None. Just take care with the _ Underscores which indicate the instruction wraps to the next line.
Instructions for your Logical Disk Information WMI Script
Script to Interrogate Logical Disk
From a WMI perspective
1) GetObject("") is a well-known VBScript method for fetching an instance of an object. Winmgmts is the shell, which looks after the CIM schema and objects. In other examples, in place of winmgmts, you may find wscript, LDAP:// or WinNT://. If it would aid your understanding, you could type winmgmt /? at the command prompt.
You will soon appreciate that the WMI section of the script begins by
calling winmgmts. Specifically, winmgmts gives access the root of the CIM library,
here is the command:
3) Set colProcess = objWMIService.ExecQuery _ is a standard WMI phrase, which prepares for the WQL command: Select * from Win32_LogicalDisk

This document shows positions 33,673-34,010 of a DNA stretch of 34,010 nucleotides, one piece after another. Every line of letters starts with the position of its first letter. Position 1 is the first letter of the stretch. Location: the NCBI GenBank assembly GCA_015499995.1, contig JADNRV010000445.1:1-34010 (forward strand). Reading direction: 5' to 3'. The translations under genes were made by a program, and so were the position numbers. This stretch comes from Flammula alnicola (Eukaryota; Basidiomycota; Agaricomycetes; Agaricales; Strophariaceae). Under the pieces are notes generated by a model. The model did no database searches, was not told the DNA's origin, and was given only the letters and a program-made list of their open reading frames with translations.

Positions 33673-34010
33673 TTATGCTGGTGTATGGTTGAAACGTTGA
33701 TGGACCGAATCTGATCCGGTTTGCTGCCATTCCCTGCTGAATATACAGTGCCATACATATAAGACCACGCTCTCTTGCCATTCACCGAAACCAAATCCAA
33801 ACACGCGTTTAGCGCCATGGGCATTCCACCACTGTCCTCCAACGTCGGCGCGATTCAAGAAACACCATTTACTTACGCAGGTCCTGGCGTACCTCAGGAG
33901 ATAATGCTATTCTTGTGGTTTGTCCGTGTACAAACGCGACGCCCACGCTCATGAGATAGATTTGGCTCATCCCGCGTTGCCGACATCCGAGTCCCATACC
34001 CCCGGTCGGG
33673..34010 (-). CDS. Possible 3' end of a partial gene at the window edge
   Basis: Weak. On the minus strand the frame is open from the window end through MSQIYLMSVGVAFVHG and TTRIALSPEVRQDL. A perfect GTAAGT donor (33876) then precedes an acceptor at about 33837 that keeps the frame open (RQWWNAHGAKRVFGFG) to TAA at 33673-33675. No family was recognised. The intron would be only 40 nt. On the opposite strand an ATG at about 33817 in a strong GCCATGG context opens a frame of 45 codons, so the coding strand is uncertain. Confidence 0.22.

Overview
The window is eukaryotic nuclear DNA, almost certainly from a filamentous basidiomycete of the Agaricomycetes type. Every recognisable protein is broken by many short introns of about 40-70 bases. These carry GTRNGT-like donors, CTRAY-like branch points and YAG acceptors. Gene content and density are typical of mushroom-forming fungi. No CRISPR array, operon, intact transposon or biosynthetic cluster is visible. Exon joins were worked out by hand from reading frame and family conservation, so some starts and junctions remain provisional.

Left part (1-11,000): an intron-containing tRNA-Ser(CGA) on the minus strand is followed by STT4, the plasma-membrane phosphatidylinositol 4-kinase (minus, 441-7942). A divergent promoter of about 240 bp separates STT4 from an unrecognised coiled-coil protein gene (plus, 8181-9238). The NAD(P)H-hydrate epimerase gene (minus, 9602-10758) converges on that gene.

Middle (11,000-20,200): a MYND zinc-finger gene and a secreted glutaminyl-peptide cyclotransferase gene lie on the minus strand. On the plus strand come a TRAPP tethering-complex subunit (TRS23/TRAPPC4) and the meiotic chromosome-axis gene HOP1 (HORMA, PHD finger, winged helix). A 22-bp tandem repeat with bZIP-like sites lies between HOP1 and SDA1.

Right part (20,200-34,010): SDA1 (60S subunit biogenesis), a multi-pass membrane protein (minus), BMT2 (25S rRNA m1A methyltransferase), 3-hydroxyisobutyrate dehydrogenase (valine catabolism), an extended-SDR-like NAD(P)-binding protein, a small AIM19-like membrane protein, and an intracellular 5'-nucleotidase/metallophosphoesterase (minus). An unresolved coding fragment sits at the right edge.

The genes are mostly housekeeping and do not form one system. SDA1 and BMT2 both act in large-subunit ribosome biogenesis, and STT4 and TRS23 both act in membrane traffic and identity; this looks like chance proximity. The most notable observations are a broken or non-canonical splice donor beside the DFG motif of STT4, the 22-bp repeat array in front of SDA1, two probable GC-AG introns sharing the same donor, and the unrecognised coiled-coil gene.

From a VBScript perspective
4) strComputer is a classic example of naming a VBScript variable. It is good practice to name variables after the object to which they refer, in this case the computer. The ".", dot or period means the current machine where the script is running. Therefore, it would be easy to change the "." for the name of a server on your network. The beauty of using variables is that you only need to set the value once, instead of hunting through the script for every reference to the computer that you wish to interrogate.
4) What makes scripting so powerful is the speed with which VBScript loops through an array of objects or properties, in this instance the loop is controlled by: For Each....In... Next.